While the paper did not “find evidence of widespread systemic failures in relation to English language admission standards”, it noted number of areas for improvement following reports that international student did not have high enough standards of English to succeed.

The national higher education regulator shared case study of ten compliance assessments it conducted in the report.

In all, TEQSA identified an additional four universities “at potential risk of non-compliance for closer consideration”, on top of the six institutions that were identified in media reporting.

In 2019, National Tertiary Education Union renewed said that Australian institutions should not enrol international students who were likely to struggle during their studies as a result of low levels of English proficiency.

The conclusions made from this latest compliance report echo findings from 2019 report that TEQSA found no evidence of systematic failure to adhere to English proficiency standards.

“Some governing bodies lacked oversight of admissions practices”

TEQSA said that it would look at ‘other qualifications’ and English language tests that students had been admitted on, as well as take a concerted interested in the circumstances under which English language requirements were being waived.

In May 2020, TEQSA issued a communique providing a definition of English waivers where a student “does not meet the higher education provider’s documented English proficiency requirements for course admission, but regardless is admitted based on the student’s life experience or other circumstances”.

A set of ELICOS benchmarks were announced in 2017 by then education and training minister Simon Birmingham to ensure students “get the English language skills they need” for further and higher education in Australia.

Strong frameworks are in place to protect international students studying in Australia, the regulator highlighted in its recent report.

The Higher Education Standards Framework ensures that admitted students have the academic preparation and proficiency in English needed to participate in their intended study, TEQSA noted.

“More prescriptive requirements” in the National Code oblige providers to clarify the requirements for acceptance into a course to prospective oversea students prior to accepting them for enrolment, it added. This includes the minimum level of English language proficiency.

“These standards are collectively monitored and enforced by us to ensure that students have every opportunity to succeed in their studies,” TEQSA noted in the compliance document.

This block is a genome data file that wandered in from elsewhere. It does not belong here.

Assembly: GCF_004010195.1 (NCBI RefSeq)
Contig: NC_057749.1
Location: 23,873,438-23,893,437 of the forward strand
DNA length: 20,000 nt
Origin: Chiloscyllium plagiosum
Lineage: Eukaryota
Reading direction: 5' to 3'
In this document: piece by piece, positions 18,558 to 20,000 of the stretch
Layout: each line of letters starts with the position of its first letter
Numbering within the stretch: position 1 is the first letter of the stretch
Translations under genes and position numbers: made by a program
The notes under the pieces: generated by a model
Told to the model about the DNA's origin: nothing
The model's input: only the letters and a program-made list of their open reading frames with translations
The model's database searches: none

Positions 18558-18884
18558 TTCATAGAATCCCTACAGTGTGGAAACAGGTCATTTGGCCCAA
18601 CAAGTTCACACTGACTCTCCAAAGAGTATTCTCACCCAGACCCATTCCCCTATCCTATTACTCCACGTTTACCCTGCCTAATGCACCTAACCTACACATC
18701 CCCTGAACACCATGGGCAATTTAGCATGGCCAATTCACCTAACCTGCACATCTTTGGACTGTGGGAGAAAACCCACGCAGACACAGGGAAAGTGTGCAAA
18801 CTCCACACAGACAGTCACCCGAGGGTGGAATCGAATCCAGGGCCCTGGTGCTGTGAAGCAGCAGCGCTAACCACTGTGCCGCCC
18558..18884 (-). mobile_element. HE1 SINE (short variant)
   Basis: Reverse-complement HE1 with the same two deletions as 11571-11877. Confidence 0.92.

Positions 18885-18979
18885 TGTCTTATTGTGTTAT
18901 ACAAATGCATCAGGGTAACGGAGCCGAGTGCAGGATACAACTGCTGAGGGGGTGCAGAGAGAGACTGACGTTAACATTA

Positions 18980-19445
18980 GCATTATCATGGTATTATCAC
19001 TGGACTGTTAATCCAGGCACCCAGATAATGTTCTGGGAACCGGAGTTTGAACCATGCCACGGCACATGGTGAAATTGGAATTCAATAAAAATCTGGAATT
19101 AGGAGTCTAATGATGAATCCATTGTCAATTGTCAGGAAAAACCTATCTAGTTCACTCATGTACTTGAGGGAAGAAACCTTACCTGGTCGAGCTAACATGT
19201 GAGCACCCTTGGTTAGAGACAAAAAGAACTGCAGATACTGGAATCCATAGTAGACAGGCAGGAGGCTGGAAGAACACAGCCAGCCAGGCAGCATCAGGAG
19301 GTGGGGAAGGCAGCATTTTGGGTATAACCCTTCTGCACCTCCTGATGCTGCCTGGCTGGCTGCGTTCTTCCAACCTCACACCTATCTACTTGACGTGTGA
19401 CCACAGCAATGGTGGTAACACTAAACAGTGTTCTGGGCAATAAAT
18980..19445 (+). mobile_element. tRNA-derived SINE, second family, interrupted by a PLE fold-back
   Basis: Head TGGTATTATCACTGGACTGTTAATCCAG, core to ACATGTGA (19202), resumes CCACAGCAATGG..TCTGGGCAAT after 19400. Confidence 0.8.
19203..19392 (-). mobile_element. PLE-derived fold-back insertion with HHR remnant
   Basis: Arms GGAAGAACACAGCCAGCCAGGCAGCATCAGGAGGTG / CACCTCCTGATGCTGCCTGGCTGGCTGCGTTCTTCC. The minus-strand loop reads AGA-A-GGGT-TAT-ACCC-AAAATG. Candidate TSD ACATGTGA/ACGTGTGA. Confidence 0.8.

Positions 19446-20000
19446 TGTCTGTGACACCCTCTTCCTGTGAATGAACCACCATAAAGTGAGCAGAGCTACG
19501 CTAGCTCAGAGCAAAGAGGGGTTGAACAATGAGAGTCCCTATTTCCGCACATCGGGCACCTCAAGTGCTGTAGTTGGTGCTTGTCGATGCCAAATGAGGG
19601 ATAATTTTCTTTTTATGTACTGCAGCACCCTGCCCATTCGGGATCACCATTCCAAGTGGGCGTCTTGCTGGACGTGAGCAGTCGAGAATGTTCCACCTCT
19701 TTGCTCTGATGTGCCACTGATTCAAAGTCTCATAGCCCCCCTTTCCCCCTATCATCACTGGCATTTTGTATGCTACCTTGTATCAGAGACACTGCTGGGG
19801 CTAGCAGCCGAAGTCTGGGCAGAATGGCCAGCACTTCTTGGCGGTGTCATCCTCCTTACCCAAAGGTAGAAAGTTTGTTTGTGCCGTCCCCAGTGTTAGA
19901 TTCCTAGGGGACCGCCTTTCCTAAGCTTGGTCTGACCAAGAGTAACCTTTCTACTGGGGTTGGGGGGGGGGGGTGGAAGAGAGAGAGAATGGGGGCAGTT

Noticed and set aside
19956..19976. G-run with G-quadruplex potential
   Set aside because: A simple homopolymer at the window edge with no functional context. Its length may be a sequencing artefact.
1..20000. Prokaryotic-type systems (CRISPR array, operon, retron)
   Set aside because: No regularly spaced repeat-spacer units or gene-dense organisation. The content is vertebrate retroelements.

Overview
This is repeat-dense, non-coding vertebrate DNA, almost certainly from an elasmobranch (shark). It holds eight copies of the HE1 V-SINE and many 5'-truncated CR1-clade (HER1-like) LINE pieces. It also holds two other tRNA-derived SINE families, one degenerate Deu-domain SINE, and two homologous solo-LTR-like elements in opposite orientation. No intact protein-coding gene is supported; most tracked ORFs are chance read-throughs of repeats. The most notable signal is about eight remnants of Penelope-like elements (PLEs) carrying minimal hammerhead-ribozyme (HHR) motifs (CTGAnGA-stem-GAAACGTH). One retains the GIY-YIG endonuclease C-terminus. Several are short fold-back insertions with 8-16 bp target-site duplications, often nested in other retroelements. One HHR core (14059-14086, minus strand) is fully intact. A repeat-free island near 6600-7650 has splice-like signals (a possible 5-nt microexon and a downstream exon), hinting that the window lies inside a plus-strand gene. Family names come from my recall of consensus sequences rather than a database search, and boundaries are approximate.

However, the report said that the “universal use of ‘Other Form of Testing Which Satisfied the Institution’ limited visibility of a provider’s records to ensure compliance with English language requirements”, and that some providers had not reviewed or benchmarked their admissions practices for a “considerable” time.

Providers recorded ‘Other Form of Testing’ for reasons including variation, waivers, and equivalence, and “explained they were unable to accurately record the reason they were satisfied that a student had satisfied English language requirements”.

There was a demonstrable lack of evidence to show how student performance reporting was being used to monitor, test, and adjust policy, including admissions policy, TEQSA said.

“Some governing bodies lacked oversight of admissions practices and could not be confident that admissions policies and procedures were being applied consistently,” it added.

Providers should systematically track poorly performing cohorts to help them “to understand areas of risk and what adjustments need to be made to ensure that students admitted are equipped to succeed in their study”.

By regularly reviewing, benchmarking, and improving admissions practices, providers can “understand what policies are effective in achieving their intent and inform decision making in relation to what needs adjusting” to ensure student success, it added.

“We paid close attention to the providers’ documented policies and procedures”

“We paid close attention to the providers’ documented policies and procedures to determine whether they were designed to enable admitted students to have the academic preparation and proficiency in English language needed to participate in their study with no known limitations or impediments, whether these policies and procedures were being applied appropriately and consistently, and whether they were operating as intended,” TEQSA explained.

In response to Covid-19, TEQSA “reduced the administrative burden of regulation on providers through a number of initiatives, including extensions to registration and course accreditation periods, online delivery flexibility, and relaxing material change notification requirements”, the organisation’s chief executive officer Alistair Maclean wrote in the report.

“During 2020, we made significant progress in working with the sector across key issues such as academic integrity and contract cheating, admissions transparency, and the quality of online delivery.”

TEQSA also highlighted a number of initiatives for 2021, as it “continue[s] to support the sector as it adapts to the impacts of Covid-19”.

Potential Covid risk areas highlighted include provider closure, student wellbeing, and admission practices.

The Higher Education Integrity Unit, announced in June 2020, will focus on sector risks, such as commercial contract cheating, as well as integrity threats relevant to higher education, including cybersecurity, foreign interference and research integrity.

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